Planned obsolescence and the relentless march of progress.

20 05 2016

You would be forgiven for thinking that the rate of new wheel/tyre dimensions available for mountain bikes would show some sign of slowing. Not so much!

For example, recently, Trek/Bontrager released the Barbegazi 27.5×4.5″ tyre. Wow.

This tyre is coming stock on numerous Trek Farley fat bikes in 2017 and is soon to be available aftermarket in the UK.

You wouldn’t expect me to be off the back, would you? Of course not!

En route as we speak is a Nextie Black Eagle Mk2 27.5x65mm rim and another Junglefox Mk2 27.5x52mm rim. I’m going to build the front up before the arival of the Barbegazi and the rear I will likely use with a Hodag.

This will, I believe, mount without fuss in to my Vertigo Cycles fat bike. While the HED’s are off, I will repair the rim that split and see if this new wheel size has any benefits/drawbacks. The initial number crunching suggests I’ll gain a few mm bb height as the front tyre has been reported as 766mm in diameter – very much in line with a 29×3″ tyre and a hodag on the rear I would expect to be around 745mm diameter. This is ~20mm more in the front and ~10mm more on the rear than I have currently. In terms of radius this means I might gain 5-7mm bb height or so? tyre squish might be more or less than the current 26×4.5/26×3.8 set up – we’ll see. It is going to be ball park.

I had an interesting chat at Bespoked with Keith Bontrager over a pint about wheel and tyre size. As you might expect his insights were carefully considered and relate much more to the ‘pros’ and ‘cons’ rather than being affected by any element of ‘fashion’ or a purely commercial interest. You cannot say that all these new tyre sizes are *not* designed to sell more stuff, but I firmly believe the people behind them feel they have numerous ‘pros’ over what is currently avaialble.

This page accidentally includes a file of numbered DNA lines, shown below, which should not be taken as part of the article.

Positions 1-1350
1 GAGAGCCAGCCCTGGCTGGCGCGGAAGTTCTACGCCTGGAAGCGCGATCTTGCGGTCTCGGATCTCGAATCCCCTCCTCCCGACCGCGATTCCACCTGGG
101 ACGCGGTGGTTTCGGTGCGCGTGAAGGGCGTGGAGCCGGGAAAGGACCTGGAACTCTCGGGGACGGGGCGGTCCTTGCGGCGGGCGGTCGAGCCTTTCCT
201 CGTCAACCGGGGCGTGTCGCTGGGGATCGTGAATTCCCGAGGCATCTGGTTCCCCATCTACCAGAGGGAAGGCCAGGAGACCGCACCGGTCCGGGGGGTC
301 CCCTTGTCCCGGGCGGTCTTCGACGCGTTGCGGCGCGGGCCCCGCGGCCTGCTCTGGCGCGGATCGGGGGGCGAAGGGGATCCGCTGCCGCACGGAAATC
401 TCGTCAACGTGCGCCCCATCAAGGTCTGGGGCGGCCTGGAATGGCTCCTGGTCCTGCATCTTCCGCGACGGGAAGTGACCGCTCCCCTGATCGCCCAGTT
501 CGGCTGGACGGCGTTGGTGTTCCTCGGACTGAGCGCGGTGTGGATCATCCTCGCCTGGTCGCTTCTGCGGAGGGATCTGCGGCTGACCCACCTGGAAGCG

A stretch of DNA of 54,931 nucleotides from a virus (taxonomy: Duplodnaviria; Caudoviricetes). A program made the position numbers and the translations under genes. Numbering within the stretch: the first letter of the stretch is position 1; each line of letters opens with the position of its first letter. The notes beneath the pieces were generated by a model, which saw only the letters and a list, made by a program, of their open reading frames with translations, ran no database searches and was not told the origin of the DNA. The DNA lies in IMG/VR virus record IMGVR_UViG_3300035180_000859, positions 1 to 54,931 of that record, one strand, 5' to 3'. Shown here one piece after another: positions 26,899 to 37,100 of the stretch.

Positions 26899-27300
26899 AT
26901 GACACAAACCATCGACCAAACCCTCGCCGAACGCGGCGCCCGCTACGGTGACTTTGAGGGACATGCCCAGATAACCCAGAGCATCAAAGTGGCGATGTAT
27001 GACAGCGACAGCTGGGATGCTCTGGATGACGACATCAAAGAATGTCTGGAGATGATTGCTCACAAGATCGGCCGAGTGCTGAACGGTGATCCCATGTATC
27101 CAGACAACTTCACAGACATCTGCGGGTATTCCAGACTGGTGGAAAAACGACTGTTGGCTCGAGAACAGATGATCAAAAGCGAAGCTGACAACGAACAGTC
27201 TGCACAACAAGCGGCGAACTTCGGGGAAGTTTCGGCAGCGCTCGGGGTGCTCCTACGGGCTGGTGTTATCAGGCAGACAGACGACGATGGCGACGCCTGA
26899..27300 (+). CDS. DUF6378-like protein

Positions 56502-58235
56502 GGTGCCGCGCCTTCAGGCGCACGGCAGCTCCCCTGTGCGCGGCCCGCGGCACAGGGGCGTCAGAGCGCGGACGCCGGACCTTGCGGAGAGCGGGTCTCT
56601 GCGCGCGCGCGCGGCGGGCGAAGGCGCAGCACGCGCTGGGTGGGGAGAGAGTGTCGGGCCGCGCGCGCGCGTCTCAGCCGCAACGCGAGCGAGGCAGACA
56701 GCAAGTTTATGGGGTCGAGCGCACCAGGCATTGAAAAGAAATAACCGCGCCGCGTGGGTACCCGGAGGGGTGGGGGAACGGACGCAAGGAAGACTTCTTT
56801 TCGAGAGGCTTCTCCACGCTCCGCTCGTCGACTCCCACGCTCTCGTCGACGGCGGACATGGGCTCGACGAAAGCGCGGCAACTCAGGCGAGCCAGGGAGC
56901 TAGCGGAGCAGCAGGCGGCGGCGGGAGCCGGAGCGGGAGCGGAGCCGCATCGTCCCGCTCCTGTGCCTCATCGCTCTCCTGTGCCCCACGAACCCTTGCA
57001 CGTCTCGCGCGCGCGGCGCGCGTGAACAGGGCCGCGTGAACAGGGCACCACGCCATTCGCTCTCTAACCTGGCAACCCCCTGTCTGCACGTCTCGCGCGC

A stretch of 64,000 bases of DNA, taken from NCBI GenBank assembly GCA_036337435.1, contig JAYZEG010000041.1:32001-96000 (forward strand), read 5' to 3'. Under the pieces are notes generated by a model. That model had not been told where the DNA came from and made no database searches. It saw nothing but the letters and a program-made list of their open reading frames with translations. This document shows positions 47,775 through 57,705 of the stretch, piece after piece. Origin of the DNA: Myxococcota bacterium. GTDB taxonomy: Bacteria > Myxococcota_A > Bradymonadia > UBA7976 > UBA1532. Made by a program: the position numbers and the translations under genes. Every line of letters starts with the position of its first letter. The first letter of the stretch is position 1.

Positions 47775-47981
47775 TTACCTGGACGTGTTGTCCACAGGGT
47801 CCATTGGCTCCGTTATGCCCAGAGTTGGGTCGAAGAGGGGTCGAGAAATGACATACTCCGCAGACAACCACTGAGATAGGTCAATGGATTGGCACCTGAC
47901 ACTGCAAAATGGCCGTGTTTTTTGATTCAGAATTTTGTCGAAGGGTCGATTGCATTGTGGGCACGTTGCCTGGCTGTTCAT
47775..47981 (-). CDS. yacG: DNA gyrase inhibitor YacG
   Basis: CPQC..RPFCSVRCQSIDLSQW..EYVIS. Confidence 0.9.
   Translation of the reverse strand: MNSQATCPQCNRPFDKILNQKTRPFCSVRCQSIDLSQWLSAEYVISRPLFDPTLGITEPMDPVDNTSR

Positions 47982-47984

Time to find out for myself.

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2 responses

20 05 2016
Steven Shand

I think we need to come up with a new way of defining what tyre/wheel size a particular bike is designed for. We seem to have 3 main wheel (rim) sizes 559, 584 and 622 with manufacturers on the whole labelling their bikes for the corresponding wheel size (26, 650B(+) and 29er(+) ) but this seems to correspond less and less to the wheels that can actually be used in the frame.

Not quite sure what it would look like but something based around tyre width and outer diameter rather than ertro rim sizes which are pretty irrelevant (for frame compatibility anyway) now that no one is using rim brakes.

20 05 2016
Cass Gilbert

Look forward to your musings!

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